A groundbreaking ceremony will be held Friday for the start of work on widening the San Diego (405) Freeway, the largest project of its kind in Orange County history.
The $1.9 billion project received a boost in July when Orange County Transportation Authority officials finalized a $629 million loan from the federal government.
The 2.91 percent interest rate over 35 years will help the agency save $300 million, according to Joel Zlotnik, the Orange County Transportation Authority’s media relations manager.
The widening will include one regular lane in each direction of the freeway from state Route 73 in Costa Mesa and the San Gabriel River (605) Freeway. A second lane in each direction will be combined with existing carpool lanes to be new toll lanes.
Revenue from motorists opting to pay for the use of “express lanes” will finance the loan, OCTA officials said. With the money saved from the federal loan, officials will allow the express lanes to remain free for carpoolers with two or more occupants for the first 3 1/2 years the lanes are open.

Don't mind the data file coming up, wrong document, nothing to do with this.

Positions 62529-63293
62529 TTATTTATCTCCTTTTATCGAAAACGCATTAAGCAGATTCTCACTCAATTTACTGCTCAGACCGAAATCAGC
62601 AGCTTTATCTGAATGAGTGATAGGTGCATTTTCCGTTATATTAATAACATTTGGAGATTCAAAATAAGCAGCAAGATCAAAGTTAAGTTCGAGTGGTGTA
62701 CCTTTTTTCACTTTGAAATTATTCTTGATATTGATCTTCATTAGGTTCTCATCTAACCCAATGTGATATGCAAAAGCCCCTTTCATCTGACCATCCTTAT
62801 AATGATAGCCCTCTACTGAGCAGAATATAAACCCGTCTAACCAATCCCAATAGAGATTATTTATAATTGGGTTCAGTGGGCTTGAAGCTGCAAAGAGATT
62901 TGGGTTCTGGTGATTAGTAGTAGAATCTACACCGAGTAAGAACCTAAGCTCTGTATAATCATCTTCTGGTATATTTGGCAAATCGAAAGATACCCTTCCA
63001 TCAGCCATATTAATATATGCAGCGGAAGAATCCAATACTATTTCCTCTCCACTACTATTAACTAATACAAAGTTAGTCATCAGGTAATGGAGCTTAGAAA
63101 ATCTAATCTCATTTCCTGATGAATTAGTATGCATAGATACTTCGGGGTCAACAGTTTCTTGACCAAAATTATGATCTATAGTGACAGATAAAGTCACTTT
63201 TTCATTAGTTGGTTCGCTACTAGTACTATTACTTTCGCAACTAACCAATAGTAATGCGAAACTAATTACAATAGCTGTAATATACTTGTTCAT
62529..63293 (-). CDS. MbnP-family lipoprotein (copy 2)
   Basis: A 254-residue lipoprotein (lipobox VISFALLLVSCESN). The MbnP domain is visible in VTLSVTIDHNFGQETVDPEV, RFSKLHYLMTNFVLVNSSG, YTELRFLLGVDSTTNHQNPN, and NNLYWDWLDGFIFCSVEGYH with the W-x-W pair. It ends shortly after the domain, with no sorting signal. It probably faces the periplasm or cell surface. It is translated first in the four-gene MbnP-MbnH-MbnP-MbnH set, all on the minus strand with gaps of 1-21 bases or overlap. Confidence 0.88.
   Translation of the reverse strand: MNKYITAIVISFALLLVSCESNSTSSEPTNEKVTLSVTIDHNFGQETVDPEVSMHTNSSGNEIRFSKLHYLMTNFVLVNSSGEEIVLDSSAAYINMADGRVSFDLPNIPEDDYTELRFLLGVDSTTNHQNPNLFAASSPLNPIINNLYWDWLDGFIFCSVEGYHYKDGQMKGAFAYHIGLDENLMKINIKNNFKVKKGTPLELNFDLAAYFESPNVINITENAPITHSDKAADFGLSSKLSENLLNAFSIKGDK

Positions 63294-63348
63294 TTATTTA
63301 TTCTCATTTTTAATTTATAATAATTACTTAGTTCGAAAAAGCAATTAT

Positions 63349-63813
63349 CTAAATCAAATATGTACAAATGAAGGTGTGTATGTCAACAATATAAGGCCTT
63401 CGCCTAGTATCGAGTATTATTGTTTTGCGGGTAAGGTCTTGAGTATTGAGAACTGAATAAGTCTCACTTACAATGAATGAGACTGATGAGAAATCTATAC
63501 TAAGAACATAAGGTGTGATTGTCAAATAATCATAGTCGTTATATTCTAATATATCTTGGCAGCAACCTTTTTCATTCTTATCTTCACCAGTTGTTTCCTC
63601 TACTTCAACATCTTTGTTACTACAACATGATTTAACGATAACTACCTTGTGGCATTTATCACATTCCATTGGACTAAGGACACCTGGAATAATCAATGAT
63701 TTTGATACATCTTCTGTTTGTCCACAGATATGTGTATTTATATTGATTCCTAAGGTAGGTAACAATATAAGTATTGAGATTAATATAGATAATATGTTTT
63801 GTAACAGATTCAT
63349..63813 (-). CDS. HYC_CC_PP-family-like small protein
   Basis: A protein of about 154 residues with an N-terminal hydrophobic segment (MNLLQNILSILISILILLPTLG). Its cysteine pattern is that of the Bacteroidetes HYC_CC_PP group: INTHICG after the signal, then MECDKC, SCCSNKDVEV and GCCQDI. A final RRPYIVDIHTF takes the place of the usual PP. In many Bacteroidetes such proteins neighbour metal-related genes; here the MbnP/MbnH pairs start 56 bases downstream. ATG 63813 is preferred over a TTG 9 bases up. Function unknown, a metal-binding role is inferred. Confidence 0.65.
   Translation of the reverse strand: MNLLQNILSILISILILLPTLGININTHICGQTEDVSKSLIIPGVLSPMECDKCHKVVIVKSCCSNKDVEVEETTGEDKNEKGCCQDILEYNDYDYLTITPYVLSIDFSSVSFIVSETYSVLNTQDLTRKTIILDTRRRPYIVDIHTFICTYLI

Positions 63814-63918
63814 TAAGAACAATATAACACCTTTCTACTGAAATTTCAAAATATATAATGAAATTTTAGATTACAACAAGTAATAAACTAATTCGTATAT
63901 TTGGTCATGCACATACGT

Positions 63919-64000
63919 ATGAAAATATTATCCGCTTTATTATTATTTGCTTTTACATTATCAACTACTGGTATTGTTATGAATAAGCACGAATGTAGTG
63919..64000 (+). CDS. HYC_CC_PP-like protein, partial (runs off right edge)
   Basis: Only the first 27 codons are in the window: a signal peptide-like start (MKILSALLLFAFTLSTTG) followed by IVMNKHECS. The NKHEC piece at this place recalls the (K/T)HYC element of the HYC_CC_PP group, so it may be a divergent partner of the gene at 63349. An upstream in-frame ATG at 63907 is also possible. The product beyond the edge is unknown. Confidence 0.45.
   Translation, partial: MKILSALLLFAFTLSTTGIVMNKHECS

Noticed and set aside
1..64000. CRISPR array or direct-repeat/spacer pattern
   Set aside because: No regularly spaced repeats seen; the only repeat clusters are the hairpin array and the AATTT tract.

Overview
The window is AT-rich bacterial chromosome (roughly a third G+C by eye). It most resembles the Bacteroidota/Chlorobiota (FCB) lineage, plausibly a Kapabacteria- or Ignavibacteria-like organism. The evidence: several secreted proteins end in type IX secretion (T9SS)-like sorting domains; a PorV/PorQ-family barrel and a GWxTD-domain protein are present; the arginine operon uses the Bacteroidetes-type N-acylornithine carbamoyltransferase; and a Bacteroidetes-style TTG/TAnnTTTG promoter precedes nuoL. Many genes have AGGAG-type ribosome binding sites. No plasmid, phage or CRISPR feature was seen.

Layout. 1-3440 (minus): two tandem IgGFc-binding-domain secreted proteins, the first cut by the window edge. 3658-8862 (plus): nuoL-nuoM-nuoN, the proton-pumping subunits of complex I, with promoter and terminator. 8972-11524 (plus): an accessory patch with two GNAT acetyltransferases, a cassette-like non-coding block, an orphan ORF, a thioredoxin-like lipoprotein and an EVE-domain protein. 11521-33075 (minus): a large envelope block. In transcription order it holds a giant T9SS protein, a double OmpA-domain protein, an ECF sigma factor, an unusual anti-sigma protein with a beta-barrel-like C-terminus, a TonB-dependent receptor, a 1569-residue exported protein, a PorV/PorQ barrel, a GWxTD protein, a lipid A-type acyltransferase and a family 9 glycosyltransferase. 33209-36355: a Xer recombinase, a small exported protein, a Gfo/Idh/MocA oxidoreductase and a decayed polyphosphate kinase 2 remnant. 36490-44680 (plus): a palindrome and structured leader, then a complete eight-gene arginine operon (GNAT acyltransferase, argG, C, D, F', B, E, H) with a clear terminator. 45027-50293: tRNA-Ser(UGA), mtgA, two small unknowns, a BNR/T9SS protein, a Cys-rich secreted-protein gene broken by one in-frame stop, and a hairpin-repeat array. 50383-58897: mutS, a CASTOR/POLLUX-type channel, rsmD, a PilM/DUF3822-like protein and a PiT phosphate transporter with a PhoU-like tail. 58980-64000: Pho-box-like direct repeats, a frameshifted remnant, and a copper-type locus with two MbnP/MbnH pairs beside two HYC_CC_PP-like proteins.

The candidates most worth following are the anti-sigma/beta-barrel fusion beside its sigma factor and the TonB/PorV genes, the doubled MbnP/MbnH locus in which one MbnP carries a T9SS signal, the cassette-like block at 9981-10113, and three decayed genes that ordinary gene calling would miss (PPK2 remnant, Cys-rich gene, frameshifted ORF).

The San Diego Freeway is the most heavily traveled in the nation with about 377,000 daily vehicle trips at the county line, officials said. Experts predict a 30 percent increase by 2040.
Officials expect drive time to be cut down significantly. Without the widening, by 2040 it would take more than two hours to run the 16-mile stretch from the San Gabriel River Freeway to state Route 73, officials said.
The widening will cut down the commute to about 30 minutes in the regular lanes and about 15 minutes if drivers pay to take a toll lane.
During the morning and afternoon rush hours, it takes about an hour to get from Costa Mesa to the Los Angeles County line, officials said. In non- rush hour times it takes about 15 minutes.
—City News Service
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